CLTA (California Land Title Association) Policy; Standard
A CLTA Policy protects the buyer as to matters of record and specified risks. The policy is called a standard policy. The standard policy of title insurance covers matters of record, if not specifically excluded from coverage, as well as specified risks not of record. Be sure to ask your Realtor® or escrow officer what your coverage covers.
Title insurance is paid for once, at the time title passes from one owner to another and remains in effect until the property is sold again, at which time title passes to the new owner. If a property owner dies, title insurance continues to protect the owner’s heirs.
Generally, in southern California the seller pays for the standard policy of title insurance. In some northern California communities the buyer pays for this coverage. Any agreement of the parties as to who pays takes precedence over local custom.
ALTA (American Land Title Association) Policy; Extended Policy
In 1987 the title insurance industry issued a new set of policies, with new coverage’s and exclusions. An ALTA lender policy provides extended coverage to the lender, not the buyer. The buyer pays for this lender protection. It insures that the lender has a valid and enforceable lien, subject to only the exclusions from coverage noted in the exception schedule of the policy. It insures the lender for the amount of the loan, not the purchase price of the property. There are three basic ALTA policies; One deals with homes described by lot, block, and tract; one deals with homes described by either the metes-and –bounds or government survey system; and one deals with construction loans.
Be sure to check with your lender about this coverage.
Closing statements do not follow usual bookkeeping formulas. In a normal accounting situation, such as balancing a checkbook, all the credits (deposits to the account) are added. Then all the debits (checks written) are totaled and deducted from the credits, and the remainder is the balance.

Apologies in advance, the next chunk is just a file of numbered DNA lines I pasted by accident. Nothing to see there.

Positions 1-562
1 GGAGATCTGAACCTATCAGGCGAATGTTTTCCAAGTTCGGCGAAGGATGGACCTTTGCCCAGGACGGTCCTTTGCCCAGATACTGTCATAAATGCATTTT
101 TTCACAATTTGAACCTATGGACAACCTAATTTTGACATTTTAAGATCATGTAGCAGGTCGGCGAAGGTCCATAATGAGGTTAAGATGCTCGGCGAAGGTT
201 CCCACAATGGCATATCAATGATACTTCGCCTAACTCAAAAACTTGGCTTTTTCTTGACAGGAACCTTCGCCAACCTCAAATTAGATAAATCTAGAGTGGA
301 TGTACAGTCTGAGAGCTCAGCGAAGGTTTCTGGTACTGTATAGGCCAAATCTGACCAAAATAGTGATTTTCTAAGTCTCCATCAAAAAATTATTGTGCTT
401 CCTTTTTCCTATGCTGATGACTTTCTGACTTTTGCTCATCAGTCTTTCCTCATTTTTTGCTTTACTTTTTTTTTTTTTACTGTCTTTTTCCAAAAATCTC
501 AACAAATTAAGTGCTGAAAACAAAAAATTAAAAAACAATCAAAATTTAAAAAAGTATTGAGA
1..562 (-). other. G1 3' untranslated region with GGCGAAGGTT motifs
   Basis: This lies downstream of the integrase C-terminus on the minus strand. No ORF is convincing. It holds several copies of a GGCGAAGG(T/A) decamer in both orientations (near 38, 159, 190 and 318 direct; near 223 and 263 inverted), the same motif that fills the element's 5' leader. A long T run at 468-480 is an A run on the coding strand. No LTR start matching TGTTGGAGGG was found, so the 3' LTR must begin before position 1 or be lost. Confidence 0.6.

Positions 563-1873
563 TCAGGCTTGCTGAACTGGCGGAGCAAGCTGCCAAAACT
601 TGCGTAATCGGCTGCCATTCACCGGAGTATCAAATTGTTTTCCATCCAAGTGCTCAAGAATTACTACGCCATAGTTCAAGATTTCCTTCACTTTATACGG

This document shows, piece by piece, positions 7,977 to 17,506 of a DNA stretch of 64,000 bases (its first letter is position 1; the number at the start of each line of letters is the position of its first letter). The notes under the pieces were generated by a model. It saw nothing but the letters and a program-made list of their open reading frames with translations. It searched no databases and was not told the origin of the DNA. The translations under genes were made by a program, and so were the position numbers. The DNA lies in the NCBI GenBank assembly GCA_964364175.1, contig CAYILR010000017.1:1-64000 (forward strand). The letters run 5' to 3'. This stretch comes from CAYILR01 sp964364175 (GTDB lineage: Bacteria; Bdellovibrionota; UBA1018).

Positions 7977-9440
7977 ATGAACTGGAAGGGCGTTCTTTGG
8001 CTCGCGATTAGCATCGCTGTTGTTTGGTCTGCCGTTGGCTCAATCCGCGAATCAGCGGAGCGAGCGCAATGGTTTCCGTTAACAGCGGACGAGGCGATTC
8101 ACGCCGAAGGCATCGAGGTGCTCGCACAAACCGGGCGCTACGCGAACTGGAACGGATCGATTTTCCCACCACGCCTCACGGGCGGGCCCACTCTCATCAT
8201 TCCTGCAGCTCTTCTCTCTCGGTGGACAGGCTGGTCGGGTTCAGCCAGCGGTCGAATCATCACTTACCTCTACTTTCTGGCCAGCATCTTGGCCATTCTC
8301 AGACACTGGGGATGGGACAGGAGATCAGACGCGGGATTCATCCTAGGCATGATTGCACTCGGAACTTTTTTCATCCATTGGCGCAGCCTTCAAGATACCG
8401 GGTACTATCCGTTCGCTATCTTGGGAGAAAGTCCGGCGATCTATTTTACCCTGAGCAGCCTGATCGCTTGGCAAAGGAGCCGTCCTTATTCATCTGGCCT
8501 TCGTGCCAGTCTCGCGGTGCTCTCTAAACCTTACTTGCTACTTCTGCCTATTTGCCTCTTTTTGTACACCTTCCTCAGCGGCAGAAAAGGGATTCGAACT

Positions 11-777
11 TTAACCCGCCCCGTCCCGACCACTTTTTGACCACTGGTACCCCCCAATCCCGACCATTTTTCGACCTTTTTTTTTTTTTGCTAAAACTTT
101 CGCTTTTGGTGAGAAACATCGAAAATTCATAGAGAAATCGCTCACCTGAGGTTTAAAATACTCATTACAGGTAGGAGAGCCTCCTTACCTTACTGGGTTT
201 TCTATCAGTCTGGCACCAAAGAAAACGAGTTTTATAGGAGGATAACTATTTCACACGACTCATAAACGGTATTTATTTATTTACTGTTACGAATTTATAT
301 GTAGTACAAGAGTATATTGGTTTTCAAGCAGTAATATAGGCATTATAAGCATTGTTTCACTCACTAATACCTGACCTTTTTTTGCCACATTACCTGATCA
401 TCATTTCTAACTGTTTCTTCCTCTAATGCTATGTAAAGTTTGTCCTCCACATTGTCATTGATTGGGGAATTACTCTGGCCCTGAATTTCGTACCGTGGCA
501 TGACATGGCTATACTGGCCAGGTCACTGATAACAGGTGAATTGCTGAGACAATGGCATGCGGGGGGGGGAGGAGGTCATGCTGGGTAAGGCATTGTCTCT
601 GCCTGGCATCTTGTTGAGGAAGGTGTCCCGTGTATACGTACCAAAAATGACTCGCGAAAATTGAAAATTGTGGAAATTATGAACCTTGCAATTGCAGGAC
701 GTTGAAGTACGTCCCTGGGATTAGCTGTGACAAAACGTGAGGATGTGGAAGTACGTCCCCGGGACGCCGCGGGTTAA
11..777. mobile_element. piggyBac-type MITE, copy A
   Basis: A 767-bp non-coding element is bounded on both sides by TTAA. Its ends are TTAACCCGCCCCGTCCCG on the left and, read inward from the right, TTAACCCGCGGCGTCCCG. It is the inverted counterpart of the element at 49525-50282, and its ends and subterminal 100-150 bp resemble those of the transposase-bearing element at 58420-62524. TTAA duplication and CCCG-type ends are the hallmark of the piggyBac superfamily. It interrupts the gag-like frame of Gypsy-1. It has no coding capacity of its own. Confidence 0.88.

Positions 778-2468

At a closing, separate statements are issued for the buyer and the seller. Each settlement sheet includes debits (amounts owed) and credits (amounts entitled to receive). In contrast to usual accounting procedures, on the seller’s settlement sheet all the credits to the seller are added (selling price of the property, prorations, etc). Any debits owed by the seller are then totaled and deducted from the credits. The difference is entered as a cash credit (usually) to the seller, and the escrow agent forwards a check for this amount at the close of escrow.
On the buyer’s settlement sheet the buyer is charged (debited) with the purchase price of the property. The loans the buyer has obtained are credited to him or her. Cash is credited, prorations may be debited or credited (as the case warrants) and escrow fees and closing costs are debited. The difference between the total debits and credits usually is required in cash by the escrow agent. The cash payment into escrow becomes an additional credit and forces the account to balance. Because of the forced balances, the totals on buyers’ and sellers’ statements will be different from each other and from the purchase price.
Be sure you receive a HUD-1 statement from Title/Escrow.